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Across 1. Tornalate 7. DPI available as a twisthaler 8. Recombinant DNA-derived humanized monoclonal antibody indicated for moderate to severe asthma 9. Preferred agent for rescue therapy in asthma 10. As a nasal spray it is known as Omnaris 18. Mast cell stabilizer marketed as a sodium salt 19. Glucocorticoid that was recalled in 2004 amid fears it did not deliver a full dose

Down 2. Dimethylxanthine 3. =Salmeterol+Fluticasone 4. Leukotriene receptor antagonist administered once daily 5. Beta 2 agonist available as an autohaler 6. Leukotriene receptor antagonist administered twice daily 11. Anticholinergic used in the treatment of asthma and COPD 12. LABA available as a diskus 13. LABA available as aerosolized capsule an inhalation solution 14. =Budesonide+Formoterol 15. R-enantiomer of albuterol 16. 5-Lipoxygenase inhibitor used in asthma 17. =Formoterol+Mometasone

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THE CHANGING ROLE OF COMMUNITY PHARMACY BY: CHARLES GEORGE, PHARM.D. Charles George, Pharm.D. is a recent graduate from the University of Florida in 2011. He currently works as a community pharmacist for Walgreens Pharmacy in the Central Florida area. Since graduation, his daily interaction with patients revealed the need for pharmacists to adapt to the evolving role of community pharmacy.

Disclaimer: We have altered the scenario and name in this article to protect patient privacy. The scenario is based on true events. It is 6:30 pm in the community pharmacy. The usual after-work rush is winding down. You can just feel the sense of relief in the air. The pharmacy technician takes a deep breath and slowly exhales. She looks out to make sure there is no one else waiting, but she soon hears footsteps coming closer. The technician hopes that it is someone just walking by or shopping for some vitamins. However, it is a woman maybe in her 40’s in disheveled clothing. The woman approaches the pharmacy counter carrying something in a white shopping bag. Releasing a big sigh of relief as she glares into the eyes of the technician, the woman states, “I hope you can help.” Watching and listening, the pharmacist, just three few weeks removed from licensure, takes a small gulp, murmurs under his breath, “Lord, I hope I did not miss-fill a prescription.” The white shopping bag contains about 10 medication bottles, and some have their labels fading and are barely readable. The woman at the counter, in a very tiresome voice, asks, “What are these medications?” While community pharmacists are the most accessible health professionals, their presence is frequently invisible to patients. May be as far as six years ago, the pharmacist was “The Wizard” in the back, appearing to the window only if “summoned.” Today, it is common to see phar-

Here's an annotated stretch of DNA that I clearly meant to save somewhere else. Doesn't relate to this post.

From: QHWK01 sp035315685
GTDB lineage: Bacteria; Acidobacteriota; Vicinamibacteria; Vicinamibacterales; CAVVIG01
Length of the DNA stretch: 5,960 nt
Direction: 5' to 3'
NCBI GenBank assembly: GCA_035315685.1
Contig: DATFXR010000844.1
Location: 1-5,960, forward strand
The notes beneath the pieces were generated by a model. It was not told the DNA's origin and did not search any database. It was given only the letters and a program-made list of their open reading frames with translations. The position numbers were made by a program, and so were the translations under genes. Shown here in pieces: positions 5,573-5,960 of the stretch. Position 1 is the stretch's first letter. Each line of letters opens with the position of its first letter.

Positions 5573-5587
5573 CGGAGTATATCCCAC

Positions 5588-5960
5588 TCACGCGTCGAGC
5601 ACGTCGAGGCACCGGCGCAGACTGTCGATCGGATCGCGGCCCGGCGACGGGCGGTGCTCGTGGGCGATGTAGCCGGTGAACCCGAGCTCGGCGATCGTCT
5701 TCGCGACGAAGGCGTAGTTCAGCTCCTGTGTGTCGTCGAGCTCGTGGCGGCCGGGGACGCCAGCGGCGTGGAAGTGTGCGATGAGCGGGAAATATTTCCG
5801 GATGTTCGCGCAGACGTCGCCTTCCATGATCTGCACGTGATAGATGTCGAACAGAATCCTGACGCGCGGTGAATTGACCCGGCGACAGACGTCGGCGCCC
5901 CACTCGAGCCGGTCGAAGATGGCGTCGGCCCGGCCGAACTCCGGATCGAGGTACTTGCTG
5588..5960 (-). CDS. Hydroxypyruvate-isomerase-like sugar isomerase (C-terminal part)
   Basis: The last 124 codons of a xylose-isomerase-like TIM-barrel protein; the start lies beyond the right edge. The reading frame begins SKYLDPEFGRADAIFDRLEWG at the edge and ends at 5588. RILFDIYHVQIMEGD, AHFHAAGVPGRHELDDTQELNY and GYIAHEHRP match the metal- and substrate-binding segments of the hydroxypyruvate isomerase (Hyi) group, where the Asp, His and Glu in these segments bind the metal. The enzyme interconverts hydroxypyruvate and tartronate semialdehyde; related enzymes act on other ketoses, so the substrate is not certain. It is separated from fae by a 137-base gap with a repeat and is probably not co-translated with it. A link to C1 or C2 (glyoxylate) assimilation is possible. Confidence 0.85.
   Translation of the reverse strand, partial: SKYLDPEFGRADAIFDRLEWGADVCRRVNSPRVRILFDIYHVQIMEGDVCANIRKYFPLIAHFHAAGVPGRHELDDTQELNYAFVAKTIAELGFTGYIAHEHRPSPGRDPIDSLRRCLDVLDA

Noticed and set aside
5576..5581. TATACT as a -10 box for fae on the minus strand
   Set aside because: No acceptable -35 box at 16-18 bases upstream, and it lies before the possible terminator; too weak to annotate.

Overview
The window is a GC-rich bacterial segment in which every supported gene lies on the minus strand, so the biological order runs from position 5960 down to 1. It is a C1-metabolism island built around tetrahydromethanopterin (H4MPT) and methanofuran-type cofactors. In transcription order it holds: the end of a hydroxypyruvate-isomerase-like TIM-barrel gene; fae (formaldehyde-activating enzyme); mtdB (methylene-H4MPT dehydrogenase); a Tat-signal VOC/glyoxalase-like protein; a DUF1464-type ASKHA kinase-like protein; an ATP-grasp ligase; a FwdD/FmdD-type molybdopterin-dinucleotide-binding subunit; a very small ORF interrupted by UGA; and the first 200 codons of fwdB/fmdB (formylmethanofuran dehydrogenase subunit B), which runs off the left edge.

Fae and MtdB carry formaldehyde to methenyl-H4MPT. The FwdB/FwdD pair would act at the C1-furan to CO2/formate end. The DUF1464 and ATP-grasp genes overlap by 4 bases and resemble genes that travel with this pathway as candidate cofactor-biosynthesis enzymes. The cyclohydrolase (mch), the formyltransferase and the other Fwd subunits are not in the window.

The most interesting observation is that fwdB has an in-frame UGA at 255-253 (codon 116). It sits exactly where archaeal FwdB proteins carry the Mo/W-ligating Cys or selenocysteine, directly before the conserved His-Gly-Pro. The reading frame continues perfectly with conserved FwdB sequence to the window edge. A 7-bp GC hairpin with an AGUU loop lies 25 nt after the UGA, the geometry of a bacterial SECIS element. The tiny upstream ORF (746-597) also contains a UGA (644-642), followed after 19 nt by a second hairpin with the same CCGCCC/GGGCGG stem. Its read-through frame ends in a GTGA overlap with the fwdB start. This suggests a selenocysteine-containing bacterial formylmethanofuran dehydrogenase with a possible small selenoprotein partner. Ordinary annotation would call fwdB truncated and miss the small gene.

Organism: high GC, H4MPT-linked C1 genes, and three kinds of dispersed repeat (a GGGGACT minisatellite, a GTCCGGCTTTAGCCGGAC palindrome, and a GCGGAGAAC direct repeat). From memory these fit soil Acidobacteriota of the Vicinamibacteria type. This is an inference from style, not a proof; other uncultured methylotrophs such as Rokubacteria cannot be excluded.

macists engaging with every patient, and empowering patients to take control of their own health needs. Pharmacists are administering vaccines, providing health tests, and counseling on over-the -counter products. However, we still do not fully realize the community pharmacists’ best assets. Pharmacists are medication experts, and have profound abilities to communicate with patients about their medications and disease states. Yes, medication therapy management (MTM) would be the best word to describe the new role of pharmacists. As the above incident unfolds, the pharmacist steps in to help, and invites the woman to sit down in the pharmacy’s break room. The woman is the sole caretaker of her mother (the patient), who has Alzheimer’s disease. Until few months ago, a home nurse cared for the patient; however, the patient’s symptoms progressed and she moved in with her daughter. During the conversation, the pharmacist explains the medications’ indications and writes down the important counseling points. He also provides the woman with a pill organizer. The pharmacist discovers a few undertreated diseases, duplications of therapy, and symptoms of potential drug-induced adverse events. He also provides information about the disease states. Even then, there is something quite not right about the situation: the woman’s appearance. The pharmacist reaches his hand over her shoulder, and asks, “How are you doing Ms. Jame?” Her eyes swell with tears as she lifts her head up. She looks at the pharmacist sitting in front of her, and proclaims in a broken voice, “I am trying to be strong.” MTM is an overlooked and valuable service that pharmacists provide. In the patient-centered healthcare model, MTM reduces healthcare costs. However, due to the lack of reimbursement for the time and other factors, many pharmacies and pharmacists are shying away from this important service. Ms. James, who walked into the pharma-

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cy six years ago, may not have gotten a chance to see the pharmacist. The technician simply could have taken the bottles to the pharmacist and written their indications on the labels. Medication and disease state knowledge are always involved in MTM. However, asking openended questions, being empathetic, finding the best way to communicate, and confirming patients’ understandings are the principles that bring everything together. When Ms. Jame arrived to

the counter, I was able to utilize the lessons that my professors and preceptors repeatedly drilled me on. I have had several encounters with Ms. James, and I am glad that I can provide her with information about support groups for Alzheimer's patients. Nowadays, she is in better spirits; we consolidated and explained her mother’s medications to her. I believe that if you are ready to show your value as a pharmacist, the recognition will follow.